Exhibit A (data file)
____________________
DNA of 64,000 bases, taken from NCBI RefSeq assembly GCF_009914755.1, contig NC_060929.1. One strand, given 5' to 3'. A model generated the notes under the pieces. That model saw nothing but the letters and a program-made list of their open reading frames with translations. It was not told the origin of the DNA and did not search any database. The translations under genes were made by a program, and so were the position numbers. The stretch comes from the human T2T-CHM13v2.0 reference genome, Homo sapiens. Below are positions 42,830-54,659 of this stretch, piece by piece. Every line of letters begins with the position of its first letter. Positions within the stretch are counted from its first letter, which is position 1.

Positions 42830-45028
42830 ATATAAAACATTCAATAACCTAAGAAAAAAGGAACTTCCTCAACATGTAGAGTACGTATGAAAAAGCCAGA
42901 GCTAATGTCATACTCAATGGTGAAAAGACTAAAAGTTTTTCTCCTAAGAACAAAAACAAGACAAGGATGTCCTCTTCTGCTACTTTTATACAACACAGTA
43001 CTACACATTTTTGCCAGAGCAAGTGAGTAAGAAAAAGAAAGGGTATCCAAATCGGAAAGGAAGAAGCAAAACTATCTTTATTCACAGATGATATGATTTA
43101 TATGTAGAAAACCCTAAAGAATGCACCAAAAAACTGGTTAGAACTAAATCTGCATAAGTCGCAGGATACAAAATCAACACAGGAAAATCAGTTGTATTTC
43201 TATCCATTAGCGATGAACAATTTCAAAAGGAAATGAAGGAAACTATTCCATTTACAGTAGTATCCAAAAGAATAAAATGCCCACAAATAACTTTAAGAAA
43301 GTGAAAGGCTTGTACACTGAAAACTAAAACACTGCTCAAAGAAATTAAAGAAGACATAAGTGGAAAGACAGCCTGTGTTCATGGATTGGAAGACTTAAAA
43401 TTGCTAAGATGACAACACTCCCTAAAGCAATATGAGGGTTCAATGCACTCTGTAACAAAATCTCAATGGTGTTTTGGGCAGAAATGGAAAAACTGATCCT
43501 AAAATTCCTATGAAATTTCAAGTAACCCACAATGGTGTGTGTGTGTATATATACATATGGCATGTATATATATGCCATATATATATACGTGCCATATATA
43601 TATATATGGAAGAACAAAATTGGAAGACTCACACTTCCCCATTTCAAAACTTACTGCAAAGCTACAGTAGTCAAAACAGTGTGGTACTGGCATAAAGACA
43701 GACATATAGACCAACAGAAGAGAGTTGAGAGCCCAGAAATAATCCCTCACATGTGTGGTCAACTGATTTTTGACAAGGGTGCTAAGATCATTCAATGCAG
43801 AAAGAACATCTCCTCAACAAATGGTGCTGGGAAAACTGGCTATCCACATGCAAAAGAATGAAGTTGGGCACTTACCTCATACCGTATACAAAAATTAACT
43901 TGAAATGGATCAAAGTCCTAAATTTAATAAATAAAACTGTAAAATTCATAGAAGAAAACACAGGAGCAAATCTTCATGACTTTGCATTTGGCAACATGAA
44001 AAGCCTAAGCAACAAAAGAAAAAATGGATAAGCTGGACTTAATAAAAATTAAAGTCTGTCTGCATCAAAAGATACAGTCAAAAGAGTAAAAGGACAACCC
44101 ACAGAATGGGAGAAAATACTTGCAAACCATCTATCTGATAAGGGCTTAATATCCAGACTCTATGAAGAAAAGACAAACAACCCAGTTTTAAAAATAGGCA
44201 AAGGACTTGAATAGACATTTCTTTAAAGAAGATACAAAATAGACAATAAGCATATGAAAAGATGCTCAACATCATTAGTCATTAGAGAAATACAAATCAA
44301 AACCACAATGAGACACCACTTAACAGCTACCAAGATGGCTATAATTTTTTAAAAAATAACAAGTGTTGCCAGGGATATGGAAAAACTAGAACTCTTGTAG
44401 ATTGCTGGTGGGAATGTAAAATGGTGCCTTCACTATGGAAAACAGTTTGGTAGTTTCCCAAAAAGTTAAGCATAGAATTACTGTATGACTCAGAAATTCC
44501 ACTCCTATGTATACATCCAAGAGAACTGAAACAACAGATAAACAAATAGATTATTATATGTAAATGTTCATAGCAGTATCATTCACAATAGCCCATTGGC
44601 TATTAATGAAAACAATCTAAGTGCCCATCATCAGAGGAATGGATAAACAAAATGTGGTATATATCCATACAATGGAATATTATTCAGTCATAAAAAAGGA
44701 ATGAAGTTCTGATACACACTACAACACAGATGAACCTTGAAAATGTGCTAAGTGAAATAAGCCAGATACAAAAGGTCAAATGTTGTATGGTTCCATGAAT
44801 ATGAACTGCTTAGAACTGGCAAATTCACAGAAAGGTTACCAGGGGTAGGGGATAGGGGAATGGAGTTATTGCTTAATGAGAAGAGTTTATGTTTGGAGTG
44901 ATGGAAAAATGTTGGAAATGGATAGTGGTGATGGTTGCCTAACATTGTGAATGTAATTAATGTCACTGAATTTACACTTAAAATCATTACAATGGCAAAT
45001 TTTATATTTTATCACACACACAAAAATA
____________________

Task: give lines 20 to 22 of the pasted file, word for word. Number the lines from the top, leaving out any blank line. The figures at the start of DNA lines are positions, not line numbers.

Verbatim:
44501 ACTCCTATGTATACATCCAAGAGAACTGAAACAACAGATAAACAAATAGATTATTATATGTAAATGTTCATAGCAGTATCATTCACAATAGCCCATTGGC
44601 TATTAATGAAAACAATCTAAGTGCCCATCATCAGAGGAATGGATAAACAAAATGTGGTATATATCCATACAATGGAATATTATTCAGTCATAAAAAAGGA
44701 ATGAAGTTCTGATACACACTACAACACAGATGAACCTTGAAAATGTGCTAAGTGAAATAAGCCAGATACAAAAGGTCAAATGTTGTATGGTTCCATGAAT